Danny Crichton:
I'm 19 years old, which I am and I have not regretfully given up on my scientist career to do policy and a bunch of other stuff. Yes, exactly, where would I go?

Laksh Aithani:
Yeah, [inaudible 00:14:48], I think the bottleneck is generalizability or improving generalizability. And the things that are going to get us there I think, improving the model architectures, scaling the models, and then also increasing the size of the dataset. So maybe looking at how can we use experimental methods to create data quicker or improve synthetic data generation. Those are definitely key areas that one could probably look at as well.

Danny Crichton:
Yeah, the thing that comes to mind and I mentioned policy, but the other side of this is, do you think we're at the point where it makes sense to think and conceive of this next phase. As like a human genome scale problem, where like the '90s we put a billion dollars to work to actually sequence the first human genome at least on the public side against [inaudible 00:15:36] on genomics on the private side, do we need sort of that big push to say, "Look, we have the infrastructure, we just have a data collection problem." No one's really incentivized. So every lab that has the tools and techniques you're going to devote to this, you get some nice grants, do other projects as well. But everyone's got to contribute to this big data bank for a couple of years to do the big push.

Laksh Aithani:
Yeah, for human science and human health and animal health and other types of health, I would love that. And I would think that that would really push the field forward. I have no idea about how the Human Genome Project got started. I'd be really interested to learn about that and who needs to take the initiative. How does something like that even start to happen? I just don't know.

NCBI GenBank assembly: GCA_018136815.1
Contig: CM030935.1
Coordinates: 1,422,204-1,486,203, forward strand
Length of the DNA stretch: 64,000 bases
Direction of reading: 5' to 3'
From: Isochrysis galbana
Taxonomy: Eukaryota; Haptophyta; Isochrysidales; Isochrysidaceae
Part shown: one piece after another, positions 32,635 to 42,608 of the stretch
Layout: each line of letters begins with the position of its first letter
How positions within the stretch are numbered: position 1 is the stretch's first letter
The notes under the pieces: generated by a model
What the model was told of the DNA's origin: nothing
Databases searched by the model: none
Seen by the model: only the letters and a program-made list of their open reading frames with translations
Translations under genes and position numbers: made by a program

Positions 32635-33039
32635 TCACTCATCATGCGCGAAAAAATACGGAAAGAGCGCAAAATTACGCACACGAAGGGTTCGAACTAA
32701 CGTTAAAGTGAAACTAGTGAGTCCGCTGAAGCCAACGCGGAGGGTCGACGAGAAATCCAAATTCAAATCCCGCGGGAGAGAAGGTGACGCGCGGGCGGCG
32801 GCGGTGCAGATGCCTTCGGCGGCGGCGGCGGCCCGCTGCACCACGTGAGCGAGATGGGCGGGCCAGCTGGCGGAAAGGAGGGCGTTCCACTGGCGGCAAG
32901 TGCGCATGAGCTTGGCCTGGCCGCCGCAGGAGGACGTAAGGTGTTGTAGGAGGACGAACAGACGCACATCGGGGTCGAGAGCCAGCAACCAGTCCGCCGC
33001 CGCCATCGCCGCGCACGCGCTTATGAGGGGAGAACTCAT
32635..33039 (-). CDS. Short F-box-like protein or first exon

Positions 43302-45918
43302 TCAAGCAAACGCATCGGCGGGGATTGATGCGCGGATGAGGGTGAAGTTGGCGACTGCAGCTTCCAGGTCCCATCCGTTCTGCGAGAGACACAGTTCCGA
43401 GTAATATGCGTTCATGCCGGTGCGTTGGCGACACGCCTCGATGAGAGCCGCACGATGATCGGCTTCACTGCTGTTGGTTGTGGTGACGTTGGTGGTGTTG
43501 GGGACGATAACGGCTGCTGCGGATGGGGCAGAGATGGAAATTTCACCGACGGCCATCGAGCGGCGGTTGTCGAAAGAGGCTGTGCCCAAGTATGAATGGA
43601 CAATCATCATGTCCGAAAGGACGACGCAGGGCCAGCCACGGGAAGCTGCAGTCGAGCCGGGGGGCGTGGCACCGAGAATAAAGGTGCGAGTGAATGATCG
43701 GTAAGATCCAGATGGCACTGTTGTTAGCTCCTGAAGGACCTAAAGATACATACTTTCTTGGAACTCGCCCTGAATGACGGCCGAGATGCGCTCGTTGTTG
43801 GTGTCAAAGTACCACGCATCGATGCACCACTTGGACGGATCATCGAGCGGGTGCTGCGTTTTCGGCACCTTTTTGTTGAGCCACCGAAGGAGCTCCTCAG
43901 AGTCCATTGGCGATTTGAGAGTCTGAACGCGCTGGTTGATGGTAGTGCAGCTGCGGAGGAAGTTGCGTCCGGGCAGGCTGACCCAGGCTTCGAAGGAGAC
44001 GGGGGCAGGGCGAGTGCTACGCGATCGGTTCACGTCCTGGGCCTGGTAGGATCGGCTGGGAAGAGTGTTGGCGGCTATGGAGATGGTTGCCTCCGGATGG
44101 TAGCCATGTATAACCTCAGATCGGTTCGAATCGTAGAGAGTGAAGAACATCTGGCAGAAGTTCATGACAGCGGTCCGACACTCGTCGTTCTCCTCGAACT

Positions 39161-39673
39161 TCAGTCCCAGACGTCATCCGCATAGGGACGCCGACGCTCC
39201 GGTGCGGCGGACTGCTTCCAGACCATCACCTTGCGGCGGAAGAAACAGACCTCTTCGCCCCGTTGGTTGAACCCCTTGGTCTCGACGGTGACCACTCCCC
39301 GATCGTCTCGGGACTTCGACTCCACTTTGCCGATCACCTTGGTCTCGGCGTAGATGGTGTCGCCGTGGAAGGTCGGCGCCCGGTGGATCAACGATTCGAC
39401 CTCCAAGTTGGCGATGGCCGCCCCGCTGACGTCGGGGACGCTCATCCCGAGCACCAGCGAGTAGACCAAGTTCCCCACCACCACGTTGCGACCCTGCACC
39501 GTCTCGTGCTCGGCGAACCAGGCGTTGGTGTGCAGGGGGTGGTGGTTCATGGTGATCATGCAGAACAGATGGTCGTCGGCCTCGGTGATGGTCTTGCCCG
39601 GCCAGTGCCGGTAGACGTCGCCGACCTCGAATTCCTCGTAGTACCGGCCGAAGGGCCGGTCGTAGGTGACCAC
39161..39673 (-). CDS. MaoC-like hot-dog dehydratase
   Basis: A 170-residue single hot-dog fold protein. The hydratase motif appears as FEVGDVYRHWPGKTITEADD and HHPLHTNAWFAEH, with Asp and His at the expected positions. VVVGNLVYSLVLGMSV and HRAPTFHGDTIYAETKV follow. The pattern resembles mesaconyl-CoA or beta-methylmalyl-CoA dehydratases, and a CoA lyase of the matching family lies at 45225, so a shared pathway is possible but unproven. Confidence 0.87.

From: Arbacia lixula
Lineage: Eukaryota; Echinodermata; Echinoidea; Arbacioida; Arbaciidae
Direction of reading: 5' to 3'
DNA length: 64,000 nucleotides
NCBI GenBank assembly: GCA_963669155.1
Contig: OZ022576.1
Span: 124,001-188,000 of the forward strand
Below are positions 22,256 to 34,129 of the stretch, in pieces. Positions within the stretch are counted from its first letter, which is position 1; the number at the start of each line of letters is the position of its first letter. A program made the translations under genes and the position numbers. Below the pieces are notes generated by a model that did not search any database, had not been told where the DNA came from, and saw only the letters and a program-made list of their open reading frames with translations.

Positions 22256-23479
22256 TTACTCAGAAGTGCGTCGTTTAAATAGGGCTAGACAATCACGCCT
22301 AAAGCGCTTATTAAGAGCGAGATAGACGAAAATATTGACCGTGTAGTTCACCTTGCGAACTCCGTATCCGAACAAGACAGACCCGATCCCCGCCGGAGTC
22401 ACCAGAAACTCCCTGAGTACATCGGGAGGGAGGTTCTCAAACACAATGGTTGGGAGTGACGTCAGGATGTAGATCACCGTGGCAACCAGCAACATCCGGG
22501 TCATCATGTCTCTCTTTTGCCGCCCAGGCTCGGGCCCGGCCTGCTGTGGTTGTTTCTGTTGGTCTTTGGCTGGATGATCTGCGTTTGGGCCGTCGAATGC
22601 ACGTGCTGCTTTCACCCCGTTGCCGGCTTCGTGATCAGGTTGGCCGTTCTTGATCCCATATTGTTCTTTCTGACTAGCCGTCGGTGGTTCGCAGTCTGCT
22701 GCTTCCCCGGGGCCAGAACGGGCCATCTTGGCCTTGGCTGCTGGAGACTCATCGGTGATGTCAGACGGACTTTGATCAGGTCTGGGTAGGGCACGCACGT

Danny Crichton:
One of the interesting things, a little bit of the history, but one of the interesting things there is because it affects human health you always have an intrinsic set of constituencies who do want this work to happen, people who are affected by diseases. And we focus a lot on human health, but there's also agricultural applications as well to a lot of these different technologies. And so there's a nice tension between are we just on the cusp? Are we wasting our money? We're too early. Is it just the money that's holding us back right now? And if we just spent a five year multi-billion dollar project on the other side of that would be five million lives saved. As soon as you can get to those sorts of numbers then are reasonably assured. But in a reasonable sense that a policy person could sit down with a spreadsheet and do the hard math of five billion divided by five million is $1000 a life, that's an incredible deal. In the United States, we pay 30 million a life. That's what a value of a statistical life a VSL is worth.

Laksh Aithani:
Yeah, that's interesting. And the other thing is I do think doing something like this, at least in my opinion, might have nearer term potential than doing something like the Human Genome Project. I do think ultimately the Human Genome Project is going to have a huge amount of value. But if you look at what drugs have been developed based on the Human Genome Project, there are a number of drugs but it's potentially not that many. The pipeline of going from a discovery of which protein to go after to actually getting a drug is very long. And that's why there haven't been that many drugs that have been discovered based on the Human Genome Project or insights from the Human Genome Project.